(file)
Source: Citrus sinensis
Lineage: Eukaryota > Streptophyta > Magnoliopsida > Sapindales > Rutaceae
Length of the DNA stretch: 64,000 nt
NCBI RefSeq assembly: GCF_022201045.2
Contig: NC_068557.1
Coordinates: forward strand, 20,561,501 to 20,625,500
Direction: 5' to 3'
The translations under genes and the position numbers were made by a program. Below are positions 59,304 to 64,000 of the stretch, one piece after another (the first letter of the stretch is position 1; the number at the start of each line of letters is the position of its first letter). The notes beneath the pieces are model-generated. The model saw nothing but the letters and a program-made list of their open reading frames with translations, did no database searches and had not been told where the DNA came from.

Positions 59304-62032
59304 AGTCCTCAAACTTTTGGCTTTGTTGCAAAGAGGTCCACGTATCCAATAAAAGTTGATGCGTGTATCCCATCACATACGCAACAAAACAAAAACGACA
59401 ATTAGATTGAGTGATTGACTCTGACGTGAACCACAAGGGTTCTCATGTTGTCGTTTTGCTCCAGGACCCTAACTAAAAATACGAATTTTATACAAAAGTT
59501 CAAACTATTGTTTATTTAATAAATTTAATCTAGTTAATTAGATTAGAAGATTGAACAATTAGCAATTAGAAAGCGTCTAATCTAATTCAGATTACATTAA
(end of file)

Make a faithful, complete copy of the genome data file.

Source: Citrus sinensis
Lineage: Eukaryota > Streptophyta > Magnoliopsida > Sapindales > Rutaceae
Length of the DNA stretch: 64,000 nt
NCBI RefSeq assembly: GCF_022201045.2
Contig: NC_068557.1
Coordinates: forward strand, 20,561,501 to 20,625,500
Direction: 5' to 3'
The translations under genes and the position numbers were made by a program. Below are positions 59,304 to 64,000 of the stretch, one piece after another (the first letter of the stretch is position 1; the number at the start of each line of letters is the position of its first letter). The notes beneath the pieces are model-generated. The model saw nothing but the letters and a program-made list of their open reading frames with translations, did no database searches and had not been told where the DNA came from.

Positions 59304-62032
59304 AGTCCTCAAACTTTTGGCTTTGTTGCAAAGAGGTCCACGTATCCAATAAAAGTTGATGCGTGTATCCCATCACATACGCAACAAAACAAAAACGACA
59401 ATTAGATTGAGTGATTGACTCTGACGTGAACCACAAGGGTTCTCATGTTGTCGTTTTGCTCCAGGACCCTAACTAAAAATACGAATTTTATACAAAAGTT
59501 CAAACTATTGTTTATTTAATAAATTTAATCTAGTTAATTAGATTAGAAGATTGAACAATTAGCAATTAGAAAGCGTCTAATCTAATTCAGATTACATTAA